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Tamara CasparyBack to OpinionTamara Caspary

Cutting science budget a matter of life and death

Taylor Swift’s eyes teared up at last month’s nationally televised Stand Up to Cancer benefit as she debuted her latest hit, “Ronan,” based on a 3-year-old Phoenix boy with neuroblastoma, a nerve tissue cancer that predominantly affects children. The lyrics came in large part from his mother Maya Thompson, who graphically blogged about her son’s battle. In spite of surgeries and treatments at top cancer centers around the country, Ronan died just three days shy of his fourth birthday.

Like many tumors, Ronan’s neuroblastoma progressed due to a problem with a gene. The best hope for treatment is more basic research into how genes work so that we can intervene when problems occur. In fact, most advances in cancer treatment have come from basic biomedical research in organisms like yeast, worms and mice. But those kinds of discoveries—the kind that are being awarded this week with Nobel prizes—are in peril because of imminent federal budget cuts known as “sequestration.”

Last year, Congress instructed a bipartisan committee to negotiate a budget compromise with the stipulation that failure would result in sequestration, a word so massively off-putting that few bothered to define it. But those who did dubbed it the “fiscal cliff,” because it requires slashing all discretionary government spending, everything from education to military and farm programs, including the National Institutes of Health (NIH), starting January 2nd.

The White House projects these mandatory, across the board cuts will reduce biomedical research spending 8.2%, or 2.5 billion dollars. NIH Director Francis Collins, MD, is on record stating, “the amount of grants that are actually funded is already at a historically low level” and that the cuts “could do serious damage to the progress that we now see in medical research.” The NIH projects it will fund 2,300 fewer grants next year.

Of course, we don’t know exactly what discoveries will be missed. Basic science provides the spark from which almost every major health advance is based. Take fruit flies, used in the Nobel prize winning work of Christiane Nüsslein-Volhard and Eric Wieschaus: these gnats revealed a whole pathway of genes whose overactivation causes skin cancer. This past January the FDA approved a drug that blocks that pathway. Or take statins, the class of drugs that many Americans take to control their cholesterol. These drugs were developed from fundamental discoveries (receiving around a dozen Nobels), including experiments in fungi and bread mold, which underscore the critical contribution of all species in research.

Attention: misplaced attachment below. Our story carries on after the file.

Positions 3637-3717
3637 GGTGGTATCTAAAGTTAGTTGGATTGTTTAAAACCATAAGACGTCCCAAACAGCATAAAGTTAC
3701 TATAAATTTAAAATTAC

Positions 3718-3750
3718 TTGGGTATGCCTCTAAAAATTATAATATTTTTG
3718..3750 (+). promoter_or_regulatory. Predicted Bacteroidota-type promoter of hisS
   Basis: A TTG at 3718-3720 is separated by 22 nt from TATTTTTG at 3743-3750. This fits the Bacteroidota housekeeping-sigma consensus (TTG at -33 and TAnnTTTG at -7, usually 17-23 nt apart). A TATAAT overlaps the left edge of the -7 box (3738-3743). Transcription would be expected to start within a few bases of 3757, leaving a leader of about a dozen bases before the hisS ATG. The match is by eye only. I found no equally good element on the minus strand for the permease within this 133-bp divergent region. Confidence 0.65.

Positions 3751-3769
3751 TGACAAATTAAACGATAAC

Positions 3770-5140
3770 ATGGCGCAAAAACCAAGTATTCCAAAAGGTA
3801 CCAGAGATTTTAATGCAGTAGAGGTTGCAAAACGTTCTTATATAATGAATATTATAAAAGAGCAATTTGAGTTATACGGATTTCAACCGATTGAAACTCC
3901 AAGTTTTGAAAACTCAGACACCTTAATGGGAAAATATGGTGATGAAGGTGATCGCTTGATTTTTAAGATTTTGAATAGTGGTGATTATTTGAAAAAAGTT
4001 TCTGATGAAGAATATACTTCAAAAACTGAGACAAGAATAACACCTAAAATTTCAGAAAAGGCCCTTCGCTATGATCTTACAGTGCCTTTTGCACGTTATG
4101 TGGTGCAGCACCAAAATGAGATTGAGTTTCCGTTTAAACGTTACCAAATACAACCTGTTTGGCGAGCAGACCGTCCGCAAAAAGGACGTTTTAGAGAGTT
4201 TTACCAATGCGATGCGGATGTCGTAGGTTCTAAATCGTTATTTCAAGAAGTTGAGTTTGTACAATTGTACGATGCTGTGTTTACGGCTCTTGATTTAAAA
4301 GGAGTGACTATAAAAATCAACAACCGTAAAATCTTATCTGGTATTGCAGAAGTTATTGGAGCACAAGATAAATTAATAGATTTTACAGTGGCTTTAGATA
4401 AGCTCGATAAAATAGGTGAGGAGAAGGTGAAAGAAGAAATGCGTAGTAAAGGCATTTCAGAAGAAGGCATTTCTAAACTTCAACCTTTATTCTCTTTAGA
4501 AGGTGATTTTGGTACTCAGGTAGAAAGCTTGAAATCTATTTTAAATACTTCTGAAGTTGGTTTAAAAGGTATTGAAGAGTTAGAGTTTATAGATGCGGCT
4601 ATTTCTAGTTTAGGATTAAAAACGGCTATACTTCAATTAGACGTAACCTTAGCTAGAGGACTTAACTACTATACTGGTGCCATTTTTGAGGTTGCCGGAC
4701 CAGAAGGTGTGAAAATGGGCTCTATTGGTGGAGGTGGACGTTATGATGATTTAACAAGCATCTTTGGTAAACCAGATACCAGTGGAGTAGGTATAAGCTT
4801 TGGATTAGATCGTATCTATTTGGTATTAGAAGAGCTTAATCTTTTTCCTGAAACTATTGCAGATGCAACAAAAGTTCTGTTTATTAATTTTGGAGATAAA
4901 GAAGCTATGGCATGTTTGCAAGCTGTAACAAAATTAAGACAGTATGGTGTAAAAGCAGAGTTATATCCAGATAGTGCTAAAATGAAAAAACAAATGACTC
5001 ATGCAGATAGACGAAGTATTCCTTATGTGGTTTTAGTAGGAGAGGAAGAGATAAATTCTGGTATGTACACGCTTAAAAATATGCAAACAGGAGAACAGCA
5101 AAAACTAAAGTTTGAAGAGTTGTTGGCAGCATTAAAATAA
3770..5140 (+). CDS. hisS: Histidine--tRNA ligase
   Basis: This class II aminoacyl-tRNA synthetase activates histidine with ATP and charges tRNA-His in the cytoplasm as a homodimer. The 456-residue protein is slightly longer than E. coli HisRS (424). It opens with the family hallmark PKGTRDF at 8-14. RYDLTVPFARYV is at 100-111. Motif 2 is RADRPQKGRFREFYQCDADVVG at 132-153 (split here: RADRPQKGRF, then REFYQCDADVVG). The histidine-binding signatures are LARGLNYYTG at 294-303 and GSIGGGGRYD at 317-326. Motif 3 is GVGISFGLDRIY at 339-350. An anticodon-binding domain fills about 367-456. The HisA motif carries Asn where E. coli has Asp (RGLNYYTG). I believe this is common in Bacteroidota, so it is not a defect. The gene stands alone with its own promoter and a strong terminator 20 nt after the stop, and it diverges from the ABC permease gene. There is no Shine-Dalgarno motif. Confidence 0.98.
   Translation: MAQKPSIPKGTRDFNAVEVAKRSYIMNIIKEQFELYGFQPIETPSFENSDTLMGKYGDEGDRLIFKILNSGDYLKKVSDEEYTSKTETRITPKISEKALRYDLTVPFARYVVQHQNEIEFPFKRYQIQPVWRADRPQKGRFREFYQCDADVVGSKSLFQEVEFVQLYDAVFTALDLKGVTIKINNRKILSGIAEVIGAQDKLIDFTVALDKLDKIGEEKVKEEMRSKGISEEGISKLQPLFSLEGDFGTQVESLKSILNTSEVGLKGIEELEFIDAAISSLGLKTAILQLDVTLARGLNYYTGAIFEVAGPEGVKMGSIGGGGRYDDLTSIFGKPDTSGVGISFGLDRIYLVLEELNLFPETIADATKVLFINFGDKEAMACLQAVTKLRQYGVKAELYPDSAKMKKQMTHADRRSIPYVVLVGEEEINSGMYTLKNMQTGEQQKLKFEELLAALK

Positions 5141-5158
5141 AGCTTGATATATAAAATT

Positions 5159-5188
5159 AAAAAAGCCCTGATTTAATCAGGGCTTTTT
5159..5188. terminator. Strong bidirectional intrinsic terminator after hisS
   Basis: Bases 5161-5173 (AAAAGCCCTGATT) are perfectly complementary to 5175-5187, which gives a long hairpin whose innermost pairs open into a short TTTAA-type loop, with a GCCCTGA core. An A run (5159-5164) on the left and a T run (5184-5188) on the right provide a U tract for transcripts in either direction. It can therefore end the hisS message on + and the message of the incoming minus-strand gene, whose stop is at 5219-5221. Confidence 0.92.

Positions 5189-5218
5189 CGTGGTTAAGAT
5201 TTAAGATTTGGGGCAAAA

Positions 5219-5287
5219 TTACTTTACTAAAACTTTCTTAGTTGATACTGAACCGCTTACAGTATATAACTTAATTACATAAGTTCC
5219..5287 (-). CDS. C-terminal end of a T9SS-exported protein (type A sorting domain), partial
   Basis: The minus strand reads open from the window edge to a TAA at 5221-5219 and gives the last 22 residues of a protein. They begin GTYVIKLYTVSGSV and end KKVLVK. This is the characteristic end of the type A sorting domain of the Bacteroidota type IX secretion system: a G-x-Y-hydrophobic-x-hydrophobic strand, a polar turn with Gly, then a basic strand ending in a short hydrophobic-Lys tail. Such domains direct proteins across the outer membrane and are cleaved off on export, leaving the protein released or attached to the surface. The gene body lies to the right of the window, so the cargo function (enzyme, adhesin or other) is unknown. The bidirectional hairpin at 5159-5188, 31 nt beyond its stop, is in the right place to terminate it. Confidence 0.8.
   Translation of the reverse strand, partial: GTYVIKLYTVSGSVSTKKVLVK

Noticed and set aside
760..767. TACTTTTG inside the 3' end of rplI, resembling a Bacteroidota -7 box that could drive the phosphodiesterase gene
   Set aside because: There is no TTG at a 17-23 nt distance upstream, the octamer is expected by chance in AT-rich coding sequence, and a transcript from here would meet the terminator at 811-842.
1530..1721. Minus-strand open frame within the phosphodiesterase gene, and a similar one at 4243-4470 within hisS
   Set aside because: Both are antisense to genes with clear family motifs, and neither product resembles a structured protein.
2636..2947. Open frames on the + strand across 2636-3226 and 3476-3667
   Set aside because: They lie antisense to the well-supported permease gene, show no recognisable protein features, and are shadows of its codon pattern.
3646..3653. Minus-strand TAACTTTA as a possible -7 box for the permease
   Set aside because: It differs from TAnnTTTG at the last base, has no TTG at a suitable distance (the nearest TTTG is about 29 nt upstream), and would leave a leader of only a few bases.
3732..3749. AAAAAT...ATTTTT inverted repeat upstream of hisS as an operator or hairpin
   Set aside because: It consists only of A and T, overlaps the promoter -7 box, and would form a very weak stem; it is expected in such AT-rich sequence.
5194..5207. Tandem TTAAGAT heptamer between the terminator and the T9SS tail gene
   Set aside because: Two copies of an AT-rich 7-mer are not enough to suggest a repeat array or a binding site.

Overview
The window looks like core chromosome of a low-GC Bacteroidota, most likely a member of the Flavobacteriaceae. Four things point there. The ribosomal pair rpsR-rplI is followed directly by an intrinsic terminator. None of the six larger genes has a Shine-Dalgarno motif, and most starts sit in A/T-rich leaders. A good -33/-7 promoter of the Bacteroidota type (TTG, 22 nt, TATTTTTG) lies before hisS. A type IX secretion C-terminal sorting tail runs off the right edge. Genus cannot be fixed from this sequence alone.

According to the NIH, its funding of biomedical discovery has added just over ten years to the life expectancy of every American since World War II, so you can safely bet they would help someone you know well, if not you. This has to be one of the bargains of the century for the American taxpayer: for about $100 a year, we each get to live longer, with a higher quality of life. The imminent cuts will reduce that contribution by about $8—less than the price of a movie ticket. Fewer than 10% of research grants will get funded, down from around 30% a decade ago. The impact is especially harsh for underfunded areas of research like pediatric cancer, which despite being the most common disease killer in children currently gets 4% of the cancer research budget.

Slowing discovery during economic hard times may sound fine in theory, but it’s not only the sick who will fee the impact. Science in every state will be hit hard and, in eight states, the economic impact will exceed $100 million dollars. This will result in fewer jobs for scientists, lab support staff and businesses that depend on the research enterprise–exactly what we don’t need when we are trying to reverse hard economic times.

I run an NIH-funded basic science lab where we identify genes that control the development of the brain. These are exactly the sort of genes that go awry in tumors and that will help us understand conditions like autism and schizophrenia. I am all too aware that there is a long path from our latest discovery to a drug treatment. That long path is precisely why there is no time for delay. Just this year I’ve had to let go two postdoctoral fellows because of decreases in funding, and every day I hear from two or three applicants who are looking for work because their labs have been hit also.

Slowing development of new treatments and cures is only one of many broad-reaching problems sequestration will create, from fewer air traffic controllers and meat inspectors to shortages of childhood vaccines. Mandating across the board cuts is not the solution. We need the leadership in Congress to make hard decisions and reach real compromise. Lives are at stake. Ronan Thompson was one of the 2,300 children who die each year from a pediatric cancer, and his mom is determined to get that number reduced. In America, we have invested to have the best-trained scientific workforce in the world ready to back her up. For $8, how can we possibly think of saying no?

Tamara Caspary, PhD is an Assistant Professor of Human Genetics at the Emory School of Medicine. She runs an NIH-funded lab that identifies novel genes important for brain development and is a member of the Op-Ed Project.